Frustration With App May Be Behind Migrant Tent Fires

Fires were set in Mexican camp of 2K people
By Newser Editors and Wire Services
Posted Apr 22, 2023 12:08 PM CDT
Frustration With App May Be Behind Migrant Tent Fires
People standing on the bank of the Rio Grande in Matamoros, Mexico, watch others cross the river into the US on Friday.   (AP Photo/Valerie Gonzalez)

About two dozen makeshift tents were set ablaze and destroyed at a migrant camp across the border from Texas this week, witnesses said Friday, a sign of the extreme risk that comes with being stuck in Mexico as the Biden administration increasingly relies on that country to host people fleeing poverty and violence. The fires were set Wednesday and Thursday at the sprawling camp of about 2,000 people, most of them from Venezuela, Haiti, and Mexico, in Matamoros, a city near Brownsville, Texas. An advocate for migrants said they had been doused with gasoline, the AP reports. It was not immediately known who was to blame in torching the tents.

Cartel-backed gangs often draw suspicion in border attacks because of their penchant for preying on migrants and demanding money for passage through their territory. But a government official suggested the fires could have been set by a group of migrants frustrated over their long wait in Matamoros to cross the border. "The people fled as their tents were burned," said Gladys Cañas, who runs the group Ayudandoles A Triunfar. "What they’re saying as part of their testimony is that they were told to leave from there." There were no reports of deaths or significant injuries. But about 25 rudimentary shelters made up of plastic, tarps, branches, and other materials were torched in a sparsely populated part of the camp.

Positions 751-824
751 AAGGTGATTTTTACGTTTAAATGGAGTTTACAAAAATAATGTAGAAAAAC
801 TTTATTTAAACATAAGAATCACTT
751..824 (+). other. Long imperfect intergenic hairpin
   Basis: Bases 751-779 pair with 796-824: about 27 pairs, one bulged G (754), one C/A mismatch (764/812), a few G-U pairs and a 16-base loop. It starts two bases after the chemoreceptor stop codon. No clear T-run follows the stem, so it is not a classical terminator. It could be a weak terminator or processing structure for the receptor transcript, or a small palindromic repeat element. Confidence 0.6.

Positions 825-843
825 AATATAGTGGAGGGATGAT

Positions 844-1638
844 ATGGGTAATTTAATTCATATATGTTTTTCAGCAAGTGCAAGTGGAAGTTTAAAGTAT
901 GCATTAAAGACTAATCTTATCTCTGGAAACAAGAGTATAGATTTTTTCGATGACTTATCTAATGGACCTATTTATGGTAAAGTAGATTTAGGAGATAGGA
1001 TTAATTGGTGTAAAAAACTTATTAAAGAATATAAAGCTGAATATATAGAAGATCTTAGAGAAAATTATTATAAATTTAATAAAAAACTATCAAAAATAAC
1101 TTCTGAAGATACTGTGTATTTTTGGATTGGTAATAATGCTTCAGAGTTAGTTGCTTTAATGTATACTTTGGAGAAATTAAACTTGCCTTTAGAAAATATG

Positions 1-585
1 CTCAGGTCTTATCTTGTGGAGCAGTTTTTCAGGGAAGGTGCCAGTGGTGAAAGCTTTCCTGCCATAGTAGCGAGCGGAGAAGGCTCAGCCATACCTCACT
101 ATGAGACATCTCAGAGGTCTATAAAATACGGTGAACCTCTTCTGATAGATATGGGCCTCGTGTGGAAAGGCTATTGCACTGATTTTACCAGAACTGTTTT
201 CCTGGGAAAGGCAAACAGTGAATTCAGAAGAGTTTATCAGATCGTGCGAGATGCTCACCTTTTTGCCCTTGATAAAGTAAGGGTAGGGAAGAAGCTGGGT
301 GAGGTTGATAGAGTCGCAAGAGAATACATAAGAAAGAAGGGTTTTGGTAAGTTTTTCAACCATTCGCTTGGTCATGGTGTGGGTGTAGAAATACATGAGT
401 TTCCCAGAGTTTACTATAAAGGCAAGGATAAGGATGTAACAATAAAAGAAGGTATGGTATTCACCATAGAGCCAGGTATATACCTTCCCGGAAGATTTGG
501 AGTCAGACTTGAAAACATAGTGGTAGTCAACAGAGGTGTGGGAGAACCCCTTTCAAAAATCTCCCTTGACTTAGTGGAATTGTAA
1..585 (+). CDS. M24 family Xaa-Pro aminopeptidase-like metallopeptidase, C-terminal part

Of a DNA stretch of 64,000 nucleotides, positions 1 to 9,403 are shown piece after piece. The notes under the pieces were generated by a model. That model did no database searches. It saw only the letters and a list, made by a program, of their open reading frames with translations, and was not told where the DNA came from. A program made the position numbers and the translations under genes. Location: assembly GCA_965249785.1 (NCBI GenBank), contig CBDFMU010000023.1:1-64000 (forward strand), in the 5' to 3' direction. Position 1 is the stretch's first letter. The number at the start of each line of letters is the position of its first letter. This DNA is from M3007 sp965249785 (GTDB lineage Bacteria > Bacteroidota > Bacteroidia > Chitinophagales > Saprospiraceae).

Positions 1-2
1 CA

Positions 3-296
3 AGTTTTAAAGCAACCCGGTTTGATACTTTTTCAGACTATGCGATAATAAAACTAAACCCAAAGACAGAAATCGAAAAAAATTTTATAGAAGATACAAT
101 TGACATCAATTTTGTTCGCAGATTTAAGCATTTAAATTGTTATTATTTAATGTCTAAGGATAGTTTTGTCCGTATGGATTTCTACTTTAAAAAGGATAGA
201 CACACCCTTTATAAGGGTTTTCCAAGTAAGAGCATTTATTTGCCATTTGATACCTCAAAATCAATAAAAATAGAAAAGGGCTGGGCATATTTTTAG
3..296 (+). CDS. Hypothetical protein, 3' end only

Many who lived there also apparently lost clothing, documents and whatever other modest belongings may have been left inside. A Mexican woman staying at the camp, said Friday she saw migrants from Venezuela screaming during the previous day's blaze. "They had their children with them and a few other things they had a chance to get," she said. She spoke on the condition that her last name not be published due to fears for her safety. Gangs recently threatened migrants who were wading across the river border illegally, as well as their guides, she said, but the crossings had continued. Criminal groups often prey upon migrants in the area and demand money in return for permission to pass through their territory.

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However, Juan José Rodríguez, director of the Tamaulipas Institute for Migrants, a state agency coordinating with Mexico's federal government, said he had no information that a gang was responsible for the fires. Rodríguez attributed them to a group of migrants and said some 10 tents that had already been abandoned were burned, per the AP. He added that they apparently set the fires to express frustration with a US government mobile app that assigns turns for people to show up at the border and claim asylum. Migrants have been applying for 740 slots made available daily on the glitch-plagued app, CBPOne, which allows them to enter the US legally at an official crossing.

(More US-Mexico border stories.)

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